As a medieval travel narrative, The Travels of Sir John Mandeville was immensely popular for everyone from bookworms to world travelers in 14th and 15th century Europe. Given its popularity, and the period in which it was produced, one might expect the fictitious travelogue to display an incredible level of intolerance towards the various peoples and cultures it depicts. However, the Travels frequently surprises modern readers with its message of tolerance towards greater humanity, and its recognition of the universality of human experience as it is mirrored in the lives of people of different ethnic and cultural groups. In order to understand Mandeville’s radical efforts to relate tales of the wider world through a relativistic lens, one must explore strange material, such as tales of geese that grow on trees, as well as the concept of sky burials. Mandeville's account can open our eyes to the cultural sensitivity that was thinkable in the medieval period, and what such sensitivity can teach us today.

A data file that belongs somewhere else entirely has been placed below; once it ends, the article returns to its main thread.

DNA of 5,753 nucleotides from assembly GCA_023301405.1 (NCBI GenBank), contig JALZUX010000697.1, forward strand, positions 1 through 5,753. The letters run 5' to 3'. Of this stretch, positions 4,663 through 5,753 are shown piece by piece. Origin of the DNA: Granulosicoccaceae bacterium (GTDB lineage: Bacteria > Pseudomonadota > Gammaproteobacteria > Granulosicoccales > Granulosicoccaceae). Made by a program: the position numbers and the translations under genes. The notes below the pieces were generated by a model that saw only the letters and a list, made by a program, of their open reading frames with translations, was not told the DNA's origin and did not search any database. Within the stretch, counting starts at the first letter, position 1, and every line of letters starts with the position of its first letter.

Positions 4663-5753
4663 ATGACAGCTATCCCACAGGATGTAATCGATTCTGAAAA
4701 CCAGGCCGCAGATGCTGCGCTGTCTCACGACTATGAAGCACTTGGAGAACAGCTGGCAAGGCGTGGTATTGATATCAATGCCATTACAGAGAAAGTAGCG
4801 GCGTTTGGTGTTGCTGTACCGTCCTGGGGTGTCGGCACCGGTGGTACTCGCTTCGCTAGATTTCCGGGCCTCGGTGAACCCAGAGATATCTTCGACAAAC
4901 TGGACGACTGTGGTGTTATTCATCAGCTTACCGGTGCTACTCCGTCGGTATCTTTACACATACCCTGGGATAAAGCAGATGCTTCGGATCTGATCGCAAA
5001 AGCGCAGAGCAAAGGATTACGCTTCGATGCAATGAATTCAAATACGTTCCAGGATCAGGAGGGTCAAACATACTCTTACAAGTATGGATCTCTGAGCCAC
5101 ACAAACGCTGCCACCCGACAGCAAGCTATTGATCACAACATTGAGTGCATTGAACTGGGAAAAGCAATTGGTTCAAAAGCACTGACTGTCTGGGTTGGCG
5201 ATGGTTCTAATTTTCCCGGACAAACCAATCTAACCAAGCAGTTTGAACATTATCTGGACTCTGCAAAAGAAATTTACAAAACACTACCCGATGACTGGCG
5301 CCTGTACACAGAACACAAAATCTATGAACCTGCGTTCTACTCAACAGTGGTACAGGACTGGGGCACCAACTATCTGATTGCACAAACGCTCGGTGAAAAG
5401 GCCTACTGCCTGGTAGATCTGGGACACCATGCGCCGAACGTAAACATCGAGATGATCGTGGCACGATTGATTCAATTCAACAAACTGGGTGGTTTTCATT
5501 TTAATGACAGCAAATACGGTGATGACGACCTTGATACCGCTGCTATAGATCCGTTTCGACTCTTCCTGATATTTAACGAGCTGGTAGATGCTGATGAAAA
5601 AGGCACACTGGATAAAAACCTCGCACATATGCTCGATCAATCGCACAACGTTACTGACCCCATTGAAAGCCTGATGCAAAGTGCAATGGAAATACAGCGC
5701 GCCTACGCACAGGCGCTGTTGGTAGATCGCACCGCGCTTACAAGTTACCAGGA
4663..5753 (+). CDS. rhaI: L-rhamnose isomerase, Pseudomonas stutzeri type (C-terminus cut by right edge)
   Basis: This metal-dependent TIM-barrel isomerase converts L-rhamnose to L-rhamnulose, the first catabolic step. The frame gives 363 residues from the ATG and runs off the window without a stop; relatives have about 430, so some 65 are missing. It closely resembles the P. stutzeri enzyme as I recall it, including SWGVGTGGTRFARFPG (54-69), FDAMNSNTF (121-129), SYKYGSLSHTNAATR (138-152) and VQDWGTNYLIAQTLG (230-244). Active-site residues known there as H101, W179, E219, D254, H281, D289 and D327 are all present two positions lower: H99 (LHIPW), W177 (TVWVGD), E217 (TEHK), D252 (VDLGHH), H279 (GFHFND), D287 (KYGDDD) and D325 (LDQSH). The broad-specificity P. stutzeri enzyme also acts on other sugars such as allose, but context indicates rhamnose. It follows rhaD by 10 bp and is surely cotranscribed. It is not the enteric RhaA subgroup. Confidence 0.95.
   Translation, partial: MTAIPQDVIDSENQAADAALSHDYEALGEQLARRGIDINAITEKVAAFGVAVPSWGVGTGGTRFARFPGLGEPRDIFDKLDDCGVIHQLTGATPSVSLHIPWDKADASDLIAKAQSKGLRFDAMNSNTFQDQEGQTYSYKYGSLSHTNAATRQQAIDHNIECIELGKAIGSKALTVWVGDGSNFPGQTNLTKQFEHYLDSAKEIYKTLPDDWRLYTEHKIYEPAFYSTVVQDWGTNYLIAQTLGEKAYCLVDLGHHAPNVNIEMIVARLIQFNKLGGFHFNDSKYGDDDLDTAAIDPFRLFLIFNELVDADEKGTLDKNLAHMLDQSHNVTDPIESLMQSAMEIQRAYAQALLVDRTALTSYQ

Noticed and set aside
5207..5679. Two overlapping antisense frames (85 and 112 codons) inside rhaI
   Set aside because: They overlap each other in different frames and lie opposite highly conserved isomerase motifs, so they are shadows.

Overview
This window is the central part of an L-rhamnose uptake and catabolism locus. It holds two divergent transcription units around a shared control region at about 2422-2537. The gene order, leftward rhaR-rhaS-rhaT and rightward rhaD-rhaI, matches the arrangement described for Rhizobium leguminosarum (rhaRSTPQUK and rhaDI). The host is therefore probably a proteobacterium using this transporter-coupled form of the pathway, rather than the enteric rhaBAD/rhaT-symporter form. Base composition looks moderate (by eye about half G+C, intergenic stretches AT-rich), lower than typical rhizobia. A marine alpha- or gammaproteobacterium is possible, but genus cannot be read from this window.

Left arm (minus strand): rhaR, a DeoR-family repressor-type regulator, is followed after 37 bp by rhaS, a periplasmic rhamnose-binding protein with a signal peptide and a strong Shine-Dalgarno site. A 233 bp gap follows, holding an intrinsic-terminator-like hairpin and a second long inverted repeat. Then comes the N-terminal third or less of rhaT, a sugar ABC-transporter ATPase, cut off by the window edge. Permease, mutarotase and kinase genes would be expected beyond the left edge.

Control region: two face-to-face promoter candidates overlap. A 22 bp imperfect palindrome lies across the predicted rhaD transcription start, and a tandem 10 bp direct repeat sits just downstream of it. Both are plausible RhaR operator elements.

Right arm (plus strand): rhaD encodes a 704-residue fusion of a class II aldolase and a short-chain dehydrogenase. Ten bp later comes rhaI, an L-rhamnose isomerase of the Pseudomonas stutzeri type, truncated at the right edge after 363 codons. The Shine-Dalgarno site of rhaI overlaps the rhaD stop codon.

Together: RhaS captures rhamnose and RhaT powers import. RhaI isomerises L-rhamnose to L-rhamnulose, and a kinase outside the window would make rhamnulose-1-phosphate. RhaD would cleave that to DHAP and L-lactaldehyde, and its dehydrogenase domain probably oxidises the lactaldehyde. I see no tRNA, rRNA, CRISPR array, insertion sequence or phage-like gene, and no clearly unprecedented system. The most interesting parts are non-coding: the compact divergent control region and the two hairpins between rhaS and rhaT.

Class Associated With Work
EN 312 Medieval English Literature, Honors Contract
English graduate bound, French
Khalsa, Akasha L.
"Barnacle Geese and Sky Burials: Relativism in The Travels of Sir John Mandeville,"
Conspectus Borealis: Vol. 6
, Article 4.
Available at: https://commons.nmu.edu/conspectus_borealis/vol6/iss1/4
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